Exploring Immune Cell Signatures in Autoimmunity and Dry Eye Syndrome
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|ClinicalTrials.gov Identifier: NCT02715323|
Recruitment Status : Recruiting
First Posted : March 22, 2016
Last Update Posted : May 10, 2019
Ocular surface disease, especially dry eye and scleritis, commonly affects patients with autoimmune diseases. Ocular surface immune cells are increased in autoimmune disease; however the full subset of immune cells activated is unknown. Recent experimental studies show that dendritic cells and T cells in the cornea are critically associated with corneal nerve innervation. Corneal confocal microscopy (CCM) allows rapid non-invasive in vivo imaging of dendritic cells and corneal nerves. The investigators propose to investigate how ocular surface health, conjunctival immune cells and corneal nerve/dendritic cell morphology interact in 3 rheumatological conditions: Sjogren's syndrome (SS), Rheumatoid arthritis (RA), Systemic lupus erythematosus (SLE).
The preliminary flow cytometric studies show that various immune cells (eg: T cells, B cells, and dendritic cells) can be quantified using minimally invasive impression membranes (Eyeprim). Clinically, the research team is experienced in measuring features of ocular surface inflammation (conjunctival redness, tear breakup times) with Oculus keratograph5M. The investigators also aim to harvest conjunctival immune cells using impression cytology and quantify specific cell types with flow cytometry. Corneal nerve morphology and dendritic cell density and distribution will be assessed using CCM; in collaboration with the group who have pioneered this technique.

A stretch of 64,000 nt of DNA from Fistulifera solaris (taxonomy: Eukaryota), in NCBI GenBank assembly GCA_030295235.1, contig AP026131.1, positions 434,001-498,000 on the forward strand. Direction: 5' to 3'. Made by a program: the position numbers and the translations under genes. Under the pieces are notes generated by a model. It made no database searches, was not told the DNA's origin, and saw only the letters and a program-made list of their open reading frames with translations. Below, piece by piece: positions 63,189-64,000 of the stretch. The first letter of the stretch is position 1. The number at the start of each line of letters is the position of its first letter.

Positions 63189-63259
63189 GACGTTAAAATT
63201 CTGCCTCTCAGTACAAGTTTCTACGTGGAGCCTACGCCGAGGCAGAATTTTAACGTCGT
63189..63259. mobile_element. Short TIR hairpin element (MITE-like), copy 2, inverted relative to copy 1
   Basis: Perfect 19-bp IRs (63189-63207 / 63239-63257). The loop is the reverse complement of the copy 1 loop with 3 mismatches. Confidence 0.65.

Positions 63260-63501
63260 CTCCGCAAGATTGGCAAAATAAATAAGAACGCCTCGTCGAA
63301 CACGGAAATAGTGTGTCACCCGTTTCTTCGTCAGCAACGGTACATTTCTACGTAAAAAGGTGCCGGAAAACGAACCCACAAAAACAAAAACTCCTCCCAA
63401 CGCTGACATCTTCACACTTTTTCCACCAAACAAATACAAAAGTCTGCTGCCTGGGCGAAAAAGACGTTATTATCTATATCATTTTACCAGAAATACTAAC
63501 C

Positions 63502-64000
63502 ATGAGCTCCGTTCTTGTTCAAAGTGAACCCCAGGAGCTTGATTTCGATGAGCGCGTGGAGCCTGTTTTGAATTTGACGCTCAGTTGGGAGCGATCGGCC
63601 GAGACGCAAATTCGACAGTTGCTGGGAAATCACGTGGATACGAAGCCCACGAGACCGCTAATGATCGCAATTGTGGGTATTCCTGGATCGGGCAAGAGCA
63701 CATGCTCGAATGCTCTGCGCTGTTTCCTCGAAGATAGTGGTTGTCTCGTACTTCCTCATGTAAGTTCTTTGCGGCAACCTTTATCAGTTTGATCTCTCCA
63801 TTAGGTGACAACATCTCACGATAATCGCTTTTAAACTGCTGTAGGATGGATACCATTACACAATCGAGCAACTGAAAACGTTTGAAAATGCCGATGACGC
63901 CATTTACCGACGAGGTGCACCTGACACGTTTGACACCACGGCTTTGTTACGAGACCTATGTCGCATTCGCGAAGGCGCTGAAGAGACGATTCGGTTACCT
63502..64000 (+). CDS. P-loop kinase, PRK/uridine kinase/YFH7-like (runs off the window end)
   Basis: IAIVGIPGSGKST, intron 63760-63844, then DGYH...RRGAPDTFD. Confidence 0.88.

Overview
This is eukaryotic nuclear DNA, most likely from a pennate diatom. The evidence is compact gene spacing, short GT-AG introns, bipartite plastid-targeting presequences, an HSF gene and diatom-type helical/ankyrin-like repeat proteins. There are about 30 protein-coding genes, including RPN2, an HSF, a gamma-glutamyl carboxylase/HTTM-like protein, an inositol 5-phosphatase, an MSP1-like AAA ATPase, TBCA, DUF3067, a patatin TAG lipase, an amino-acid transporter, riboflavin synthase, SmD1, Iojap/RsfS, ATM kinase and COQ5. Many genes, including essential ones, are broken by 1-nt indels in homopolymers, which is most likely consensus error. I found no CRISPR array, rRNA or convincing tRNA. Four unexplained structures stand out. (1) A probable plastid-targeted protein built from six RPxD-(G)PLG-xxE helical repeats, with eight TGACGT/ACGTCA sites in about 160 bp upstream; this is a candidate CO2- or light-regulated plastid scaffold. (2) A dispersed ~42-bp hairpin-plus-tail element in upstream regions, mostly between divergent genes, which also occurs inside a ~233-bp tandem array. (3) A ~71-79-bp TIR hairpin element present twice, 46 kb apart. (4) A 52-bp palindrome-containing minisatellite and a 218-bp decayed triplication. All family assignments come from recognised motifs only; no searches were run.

The investigator anticipate that alterations in corneal nerve and dendritic cell parameters will correlate with immune activation/inflammation, deterioration of tear function and increased systemic severity of the rheumatological disease. In addition, the investigators hypothesize that the lower the corneal nerve density, the higher the number of corneal dendritic cells and conjunctival inflammatory cells. Studying these relationships may allow a better mechanistic understanding of local corneal and systemic immune activation and the development of a non-invasive ophthalmic surrogate marker of dendritic cell activation and nerve fibre loss to aid earlier diagnosis, risk stratification and the development of new therapies in autoimmune patients with severe dry eye.
|Condition or disease||Intervention/treatment|
|Autoimmunity Dry Eye Syndrome||Other: Cross-sectional study|
|Study Type :||Observational|
|Estimated Enrollment :||160 participants|
|Official Title:||Exploring Immune Cell Signatures in Autoimmunity and Ocular Surface Stress|
|Actual Study Start Date :||May 2016|
|Estimated Primary Completion Date :||July 2020|
|Estimated Study Completion Date :||July 2020|
- Dry Eye Symptoms (SPEED Questionnaire) [ Time Frame: Day 0 ]
- Non-invasive Tear Break-up Time (NIKBUT) [ Time Frame: Day 0 ]
- Conjunctival Redness Grading with Oculus Keratograph 5M [ Time Frame: Day 0 ]
- Tear collection from Schirmers strip [ Time Frame: Day 0 ]
- To profile immune cells with EyePRIM membrane [ Time Frame: Day 0 ]Patients will be instilled with 1 drop of local anaesthetic. Conjunctival cells will be collected using EyePrim membrane by applying the membrane on the temporal and nasal conjunctival, the conjunctival cells will then be scrapped off the membrane using a 10ul micropipette tip into the 1.5ml of RPMI solution in a 2ml eppendorf tube. On the same day, FACs analysis will be done on the cells in the lab.
- Documenting Corneal Fluorescein Staining [ Time Frame: Day 0 ]
- Measuring cornea nerve density [ Time Frame: Day 0 ]
To learn more about this study, you or your doctor may contact the study research staff using the contact information provided by the sponsor.
Please refer to this study by its ClinicalTrials.gov identifier (NCT number): NCT02715323
|Singapore, Singapore, 168751|
|Contact: Cynthia Boo, BSc 98206648 email@example.com|